1. Considering the full business dynamics of any given usage scenario, there is a wide continuum of often strongly competing alternatives to pure cloud (including cloud-like and traditional options).
  2. The rapid pace of market development means that business value equations along this continuum of options will keep changing.
  3. Your business needs integrated strategy for many technologies, not simply a siloed cloud strategy.
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BI Megavendors Continue To Round Out Their BI Portfolios - IBM Acquires Coremetrics

Boris Evelson

IBM announced its intentions to acquire Coremetrics, a leading Web analytics vendor, as BI megavendors continue to round out their BI portfolios (the other leading vendor in the space, Omniture, was recently picked up by Adobe). Good move, IBM. Web analytics can't really continue to exist in a silo. In order to get truly complete 360-degree view of customers, prospects and products, one needs to combine Web analytics data with ERP, CRM, HR, Financials and other transactional and analytical data sets. Currently, there are no off-the-shelf solutions that do that - it's pretty much the realm of customized offerings and systems integration. If IBM can indeed plug Web analytics into its data integration, data warehouse and BI products and solutions, it'd be quite a differentiated offering. Other large BI vendors, like Microsoft, Oracle and SAP will probably pick up one of the remaining Web analytics vendors Nedstat, Unica and Webtrends sometime soon.

A New Financial Services Survey Started

Jost Hoppermann

When designing application infrastructure strategy, planning for the renewal of their application landscape, or assessing their overall strategic position, banks and other types of firms in financial services typically like to know the answer to the question: “What are the others doing?” In the past, surveys similar to our newest financial services survey helped application delivery professionals as well as enterprise architects assess their position, for example, regarding application infrastructure strategy as well as broader application renewal initiatives and position their individual initiative in the regional or global IT and business environment.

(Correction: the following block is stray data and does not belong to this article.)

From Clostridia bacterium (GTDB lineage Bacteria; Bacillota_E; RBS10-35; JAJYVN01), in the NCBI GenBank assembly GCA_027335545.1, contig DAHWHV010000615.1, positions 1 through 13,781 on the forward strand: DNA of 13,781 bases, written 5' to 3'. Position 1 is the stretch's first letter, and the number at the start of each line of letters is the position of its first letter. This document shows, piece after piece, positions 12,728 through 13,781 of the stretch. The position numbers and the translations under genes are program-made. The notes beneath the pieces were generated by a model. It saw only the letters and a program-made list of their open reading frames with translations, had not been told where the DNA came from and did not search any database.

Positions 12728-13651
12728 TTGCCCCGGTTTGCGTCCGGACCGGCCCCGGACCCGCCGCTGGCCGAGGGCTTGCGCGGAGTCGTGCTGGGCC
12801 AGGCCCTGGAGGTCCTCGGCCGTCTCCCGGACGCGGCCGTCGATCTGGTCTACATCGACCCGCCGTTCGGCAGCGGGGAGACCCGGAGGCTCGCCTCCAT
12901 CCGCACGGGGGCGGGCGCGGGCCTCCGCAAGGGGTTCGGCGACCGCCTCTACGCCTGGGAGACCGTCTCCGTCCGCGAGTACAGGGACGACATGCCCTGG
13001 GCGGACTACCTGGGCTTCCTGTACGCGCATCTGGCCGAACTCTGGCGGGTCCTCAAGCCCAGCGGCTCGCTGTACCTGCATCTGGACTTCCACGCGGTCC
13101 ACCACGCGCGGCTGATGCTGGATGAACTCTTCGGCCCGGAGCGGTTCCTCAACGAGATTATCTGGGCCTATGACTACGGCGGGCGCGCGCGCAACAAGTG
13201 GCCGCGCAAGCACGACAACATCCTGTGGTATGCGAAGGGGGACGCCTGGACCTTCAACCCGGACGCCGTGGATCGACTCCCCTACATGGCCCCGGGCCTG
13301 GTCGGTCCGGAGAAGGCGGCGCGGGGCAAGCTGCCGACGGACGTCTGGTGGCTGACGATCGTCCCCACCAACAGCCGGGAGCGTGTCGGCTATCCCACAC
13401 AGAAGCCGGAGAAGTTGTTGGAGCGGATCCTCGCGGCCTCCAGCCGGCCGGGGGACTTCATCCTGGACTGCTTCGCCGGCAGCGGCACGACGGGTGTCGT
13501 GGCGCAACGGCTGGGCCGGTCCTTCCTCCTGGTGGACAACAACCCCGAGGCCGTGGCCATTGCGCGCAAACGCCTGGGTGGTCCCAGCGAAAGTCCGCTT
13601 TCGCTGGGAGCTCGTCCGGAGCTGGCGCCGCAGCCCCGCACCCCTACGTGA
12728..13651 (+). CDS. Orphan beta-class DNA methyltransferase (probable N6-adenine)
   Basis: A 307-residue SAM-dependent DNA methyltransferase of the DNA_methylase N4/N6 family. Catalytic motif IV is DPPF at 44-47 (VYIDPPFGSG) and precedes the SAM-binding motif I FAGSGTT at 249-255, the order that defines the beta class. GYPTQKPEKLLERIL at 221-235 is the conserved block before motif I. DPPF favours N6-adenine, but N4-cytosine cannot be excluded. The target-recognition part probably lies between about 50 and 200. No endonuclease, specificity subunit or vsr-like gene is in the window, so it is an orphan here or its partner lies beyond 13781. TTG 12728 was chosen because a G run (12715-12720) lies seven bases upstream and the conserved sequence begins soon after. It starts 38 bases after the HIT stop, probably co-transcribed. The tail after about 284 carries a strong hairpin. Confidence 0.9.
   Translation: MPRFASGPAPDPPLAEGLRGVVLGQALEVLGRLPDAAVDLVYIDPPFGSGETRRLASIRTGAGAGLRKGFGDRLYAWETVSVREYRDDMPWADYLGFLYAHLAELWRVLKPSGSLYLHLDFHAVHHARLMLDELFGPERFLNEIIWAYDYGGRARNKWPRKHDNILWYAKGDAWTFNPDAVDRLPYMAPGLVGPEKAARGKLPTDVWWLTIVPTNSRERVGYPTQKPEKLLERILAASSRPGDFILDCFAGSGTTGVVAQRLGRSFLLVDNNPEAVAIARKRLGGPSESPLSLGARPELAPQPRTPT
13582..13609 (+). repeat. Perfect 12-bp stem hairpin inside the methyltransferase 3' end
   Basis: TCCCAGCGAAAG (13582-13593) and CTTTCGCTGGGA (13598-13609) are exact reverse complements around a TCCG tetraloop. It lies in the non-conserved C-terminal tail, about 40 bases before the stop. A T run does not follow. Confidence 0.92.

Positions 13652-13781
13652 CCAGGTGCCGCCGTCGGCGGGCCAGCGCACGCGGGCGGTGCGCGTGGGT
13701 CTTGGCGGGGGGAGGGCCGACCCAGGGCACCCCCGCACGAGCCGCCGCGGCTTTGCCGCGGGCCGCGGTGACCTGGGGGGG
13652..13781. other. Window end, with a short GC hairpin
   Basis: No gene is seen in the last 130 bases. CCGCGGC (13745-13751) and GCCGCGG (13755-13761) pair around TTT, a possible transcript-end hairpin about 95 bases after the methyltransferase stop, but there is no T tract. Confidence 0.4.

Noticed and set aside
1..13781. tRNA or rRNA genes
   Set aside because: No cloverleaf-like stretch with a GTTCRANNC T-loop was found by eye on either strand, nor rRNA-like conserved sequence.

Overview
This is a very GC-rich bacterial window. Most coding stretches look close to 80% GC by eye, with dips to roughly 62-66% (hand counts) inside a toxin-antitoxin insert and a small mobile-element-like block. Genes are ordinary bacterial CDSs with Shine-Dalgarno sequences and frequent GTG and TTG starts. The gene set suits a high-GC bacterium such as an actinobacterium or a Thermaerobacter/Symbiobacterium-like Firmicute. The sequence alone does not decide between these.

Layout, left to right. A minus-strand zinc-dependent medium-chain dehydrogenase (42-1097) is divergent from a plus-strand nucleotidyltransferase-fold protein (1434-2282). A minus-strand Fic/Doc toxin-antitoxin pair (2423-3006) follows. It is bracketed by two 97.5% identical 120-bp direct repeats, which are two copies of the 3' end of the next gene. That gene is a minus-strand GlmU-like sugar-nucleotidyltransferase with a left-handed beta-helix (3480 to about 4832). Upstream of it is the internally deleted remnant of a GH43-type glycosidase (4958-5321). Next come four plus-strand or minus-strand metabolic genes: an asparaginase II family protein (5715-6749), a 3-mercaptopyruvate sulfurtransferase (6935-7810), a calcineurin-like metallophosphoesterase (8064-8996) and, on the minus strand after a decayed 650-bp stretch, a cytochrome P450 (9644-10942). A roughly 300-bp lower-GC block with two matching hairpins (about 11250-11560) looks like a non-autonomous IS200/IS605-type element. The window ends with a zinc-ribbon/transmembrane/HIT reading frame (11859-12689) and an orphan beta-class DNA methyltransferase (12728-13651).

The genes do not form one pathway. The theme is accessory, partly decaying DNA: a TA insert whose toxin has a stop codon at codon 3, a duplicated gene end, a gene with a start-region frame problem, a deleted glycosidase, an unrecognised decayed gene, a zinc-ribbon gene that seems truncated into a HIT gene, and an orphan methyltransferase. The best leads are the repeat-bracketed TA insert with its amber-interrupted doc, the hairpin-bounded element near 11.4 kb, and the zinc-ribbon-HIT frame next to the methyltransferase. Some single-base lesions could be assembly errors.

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BI vs. Analytics

Boris Evelson

I know many of you already know my position on this, but I thought I'd get it out in the open and challenge all of you with a controversial discussion. In my definition – and believe it, I am fighting and defending it every day – analytics has always been, and will always be, part of BI. What many of the vendors and analysts describe as "the new age of analytics" I built at Citibank in the early '80s and then built in about 50+ enterprises in the '90s at PwC. I think the effort of trying to differentiate analytics from BI is a vendor-invented hype, since many BI vendors are running out of ways to differentiate themselves (and incorrectly so: see the next paragraph, and many other next-gen BI trends). I also disagree with the “old BI = bad”, “new analytics = good” premise that I see in many analysts' papers. You and I know that you can’t build analytics (OLAP, advanced analytics, etc.) without basic ETL, DW, MDM, etc. So nothing’s really changed as far as I am concerned: we are still fighting the same battles – silos, data quality, etc.